This Week in the Voice: Subprime Candidate - Inside Rick Lazio's Biggest Wall Street Deals
In 2007, current New York gubernatorial candidate Rick Lazio was a JPMorgan Chase executive, one who sent emails like all the other JPMorgan executives. The difference, though? Some of Lazio's emails -- which the Village Voice has now obtained and published -- show the details of just how involved the potential governor was in a deal that could've resulted in over $1B in retiree benefits being invested in doomed JPMorgan Chase subprime mortgages were it not stopped, a deal that Lazio made over a $1M bonus regardless. Voice staff writer and columnist Wayne Barrett reports: Inside Rick Lazio's Biggest Wall Street Deal--The Chummy E-Mails.
Elsewhere this week in News, we're stripping away at some figurative (or literal) "new clothes":
- Voice columnist Tom Robbins this week doesn't even need to give some people a dressing-down: double-crossing party-switching Bronx state senator Pedro Espada stiffing his tailor (but paying for $20,000 of sushi with someone else's cash near the home that's also being investigated) speaks pretty loudly for itself.
- And Voice gossip columnist Michael Musto styles himself a rampage looking for a paycheck, but not from us: gay powerhouse media brand and publisher Regent Media stiffed him. For money.
This week in Music, we're bringing up the new life out of the previously presumed otherwise:
- Late rapper Camu Tao of Definitive Jux's haunting final effort has finally seen the light of day, three years after the critically acclaimed rapper died of lung cancer. The album's been released in its raw, unfinished state. Phillip Mlynar explains the difficulty (and necessity) of hearing it.
- Can you recognize a Justin Bieber when you see one? Do you feel the need to understand what kind of threat this Justin Bieber thing is to Western Civilization? Or at the very least, how or why he's playing Madison Square Garden? Well, either way, Rachel Devitt will try to explain.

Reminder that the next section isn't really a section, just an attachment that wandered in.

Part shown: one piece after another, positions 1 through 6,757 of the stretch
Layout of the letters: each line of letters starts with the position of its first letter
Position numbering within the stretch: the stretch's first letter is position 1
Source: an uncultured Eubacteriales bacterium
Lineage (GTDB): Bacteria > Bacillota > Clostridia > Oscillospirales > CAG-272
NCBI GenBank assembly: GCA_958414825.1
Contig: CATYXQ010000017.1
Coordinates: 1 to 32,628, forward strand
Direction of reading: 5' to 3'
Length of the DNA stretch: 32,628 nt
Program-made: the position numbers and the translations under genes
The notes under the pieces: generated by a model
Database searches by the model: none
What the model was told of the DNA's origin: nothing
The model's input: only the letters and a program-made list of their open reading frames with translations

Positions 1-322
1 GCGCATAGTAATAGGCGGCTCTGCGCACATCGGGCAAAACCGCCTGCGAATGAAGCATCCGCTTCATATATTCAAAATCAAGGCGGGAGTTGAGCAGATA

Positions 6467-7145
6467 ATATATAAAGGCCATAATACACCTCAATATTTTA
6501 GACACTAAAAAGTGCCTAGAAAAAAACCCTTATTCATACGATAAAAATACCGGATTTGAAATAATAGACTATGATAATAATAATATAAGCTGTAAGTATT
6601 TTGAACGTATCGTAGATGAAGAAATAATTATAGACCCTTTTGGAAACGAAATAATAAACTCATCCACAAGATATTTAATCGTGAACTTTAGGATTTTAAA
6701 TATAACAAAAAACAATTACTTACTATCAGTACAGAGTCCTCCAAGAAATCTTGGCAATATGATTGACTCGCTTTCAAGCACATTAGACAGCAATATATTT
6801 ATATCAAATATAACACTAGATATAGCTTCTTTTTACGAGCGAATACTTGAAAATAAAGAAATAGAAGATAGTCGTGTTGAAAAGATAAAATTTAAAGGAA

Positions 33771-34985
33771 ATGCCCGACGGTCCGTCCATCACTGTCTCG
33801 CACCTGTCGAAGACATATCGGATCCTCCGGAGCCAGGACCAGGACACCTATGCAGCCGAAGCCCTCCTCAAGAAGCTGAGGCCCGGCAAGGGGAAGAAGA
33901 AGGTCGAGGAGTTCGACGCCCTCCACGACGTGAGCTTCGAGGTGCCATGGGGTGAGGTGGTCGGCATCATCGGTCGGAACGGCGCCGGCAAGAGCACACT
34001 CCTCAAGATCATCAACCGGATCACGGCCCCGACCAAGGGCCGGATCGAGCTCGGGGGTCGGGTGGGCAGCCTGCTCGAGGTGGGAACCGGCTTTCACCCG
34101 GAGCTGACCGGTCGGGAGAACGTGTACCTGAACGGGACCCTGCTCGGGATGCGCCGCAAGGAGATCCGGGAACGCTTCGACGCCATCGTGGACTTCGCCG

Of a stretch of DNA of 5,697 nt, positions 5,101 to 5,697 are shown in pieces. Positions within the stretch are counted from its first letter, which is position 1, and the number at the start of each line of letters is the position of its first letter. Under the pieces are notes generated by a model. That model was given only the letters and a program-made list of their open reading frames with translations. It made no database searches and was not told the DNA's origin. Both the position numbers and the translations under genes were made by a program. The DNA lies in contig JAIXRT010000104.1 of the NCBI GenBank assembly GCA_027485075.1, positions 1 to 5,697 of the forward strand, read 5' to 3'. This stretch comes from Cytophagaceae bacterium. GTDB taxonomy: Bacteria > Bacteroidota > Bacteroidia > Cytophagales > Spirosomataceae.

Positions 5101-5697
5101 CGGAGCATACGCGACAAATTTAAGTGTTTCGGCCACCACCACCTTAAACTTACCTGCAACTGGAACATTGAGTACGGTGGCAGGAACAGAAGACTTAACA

- Keith Jarrett's keeping the great spirit of jazz pianists alive in his new collaboration with his old 70s bassist Charlie Haden in what's, well, a pretty spirited effort, Francis Davis argues.
- There are singer-songerwriters, and nowadays, R&B-rappers. Epic track-guest Bruno Mars isn't one of them. Yet coming up on his solo debut, as Mikael Wood finds by talking with him, he's not "soft" either.
In Food, we're bringing the old-school to the front:
- Cantonese was the go-to Chinese province for "Chinese food" in New York up until the past two decades, when regional cuisine from Shanghai, Fujian, Xi'an, Chaozhou, Taiwan, Dongbei, and Sichuan came in to crowd the field. Voice food critic Robert Sietsema argues, though, that New York's experiencing a bit of a Hong Kong Riot in visiting two new Cantonese restaurants, one in Brooklyn and one in Queens.
- Meanwhile, Voice food critic Sarah DiGregorio is thinking 'bout the South again, as she gets down with the Dixie cuisine in Williamsburg's Honeychiles inside The Charleston, a punk bar now serving up hardcore southern food. DixieCore?